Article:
Spjut, Erik; Acon, Chris; George, Nisha; Kimbrell, Scott; Pivonka, Dan; Rowland, Clarence; Schulze, W. Buck; Harvey Mudd College (International Foundation for Telemetering, 2007-10)
      The Edwards Air Force Base Undergraduate Clinic Team at Harvey Mudd College designed, built and tested a laser-based telemetry system for use on test aircraft at the EAFB Flight Test Center. The system was designed to communicate from an aircraft to a stationary, terrestrial receiver at a distance of up to 60 miles while traveling at speeds up to 230 mph. The transmitter system is restricted to the size of a standard 4’ tall 19" wide equipment rack. The transmitter is designed to maintain a constant laser footprint diameter of 100 meters at the receiver and use both coarse acquisition and closed-loop fine tracking systems. The minimum data rate is 10 Mbps. Sub-system testing and integration was not completed. Completed sub-systems included GPS/INS-based tracking (for coarse-tracking), position-sensitive-detector (PSD) optics (a finetracking system component), a transmitter gimbal assembly, software used to integrate and control hardware at the transmitter and receiver, and a complete receiver system. A PSD-based tracking system and an automatic collimation system were designed and constructed, but only partially tested.

      Pho, Tam P.; Wysong, Henry D.; Aerocross Systems, Inc. (International Foundation for Telemetering, 2007-10)
      Aerocross Systems, Inc. is developing a low-cost unmanned airborne telemetry relay system to augment the USAF Air Armament Center’s Eglin Gulf Range instrumentation resources. The system is designed to remotely autotrack and relay S-Band telemetry and VHF/UHF voice communications from test articles beyond the line-of-sight of land-based instrumentation. The system consists of a medium altitude/endurance Unmanned Aerial Vehicle (UAV), a Mission Control Station, and a remotely operated telemetry/voice tracking and relay instrumentation suite. Successfully developed and deployed, the system will contribute to lower range costs while enhancing range instrumentation performance.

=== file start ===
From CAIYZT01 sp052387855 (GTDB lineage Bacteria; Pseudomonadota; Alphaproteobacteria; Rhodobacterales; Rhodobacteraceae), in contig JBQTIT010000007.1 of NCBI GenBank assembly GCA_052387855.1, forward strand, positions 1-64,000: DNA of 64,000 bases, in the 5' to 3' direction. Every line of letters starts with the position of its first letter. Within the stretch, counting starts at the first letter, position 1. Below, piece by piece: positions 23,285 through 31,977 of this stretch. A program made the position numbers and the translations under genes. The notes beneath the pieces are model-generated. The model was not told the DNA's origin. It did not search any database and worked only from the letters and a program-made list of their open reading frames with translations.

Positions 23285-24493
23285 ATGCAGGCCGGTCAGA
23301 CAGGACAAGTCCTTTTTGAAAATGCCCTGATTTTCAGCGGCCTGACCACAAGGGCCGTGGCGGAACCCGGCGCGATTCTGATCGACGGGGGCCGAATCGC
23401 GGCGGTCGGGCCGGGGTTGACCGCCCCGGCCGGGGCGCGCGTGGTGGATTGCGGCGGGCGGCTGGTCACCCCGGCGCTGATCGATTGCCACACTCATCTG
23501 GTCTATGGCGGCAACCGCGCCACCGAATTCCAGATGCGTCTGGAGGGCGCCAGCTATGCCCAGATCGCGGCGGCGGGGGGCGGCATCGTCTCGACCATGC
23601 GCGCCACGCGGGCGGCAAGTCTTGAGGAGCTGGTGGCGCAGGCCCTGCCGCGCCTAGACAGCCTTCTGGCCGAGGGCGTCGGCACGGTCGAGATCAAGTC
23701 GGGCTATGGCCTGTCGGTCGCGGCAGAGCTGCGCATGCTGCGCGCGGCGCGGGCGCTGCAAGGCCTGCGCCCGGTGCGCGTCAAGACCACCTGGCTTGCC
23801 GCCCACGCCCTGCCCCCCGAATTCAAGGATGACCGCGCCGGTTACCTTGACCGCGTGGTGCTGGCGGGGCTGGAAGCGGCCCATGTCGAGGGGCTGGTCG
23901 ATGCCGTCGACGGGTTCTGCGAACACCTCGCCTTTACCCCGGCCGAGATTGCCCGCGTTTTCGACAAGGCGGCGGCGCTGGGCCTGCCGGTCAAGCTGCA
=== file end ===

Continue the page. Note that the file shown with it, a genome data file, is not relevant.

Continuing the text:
Ramírez, Eduardo Díaz; Universidad de Chile (International Foundation for Telemetering, 2007-10)
      A digital antenna control system has been designed and installed on a pedestal that was formerly used to drive a VHF array and that has now been replaced with an 11 meter S-Band parabolic reflector. In this Paper, the former analog tracking system will be described, showing all the drawbacks that made it unusable for S-Band. Subsequently, the development and implementation of the digital S-Band tracking system, using Labview, C++ & digital control theory will be discussed. Finally, there will be a comparison between the digital and analog system, too.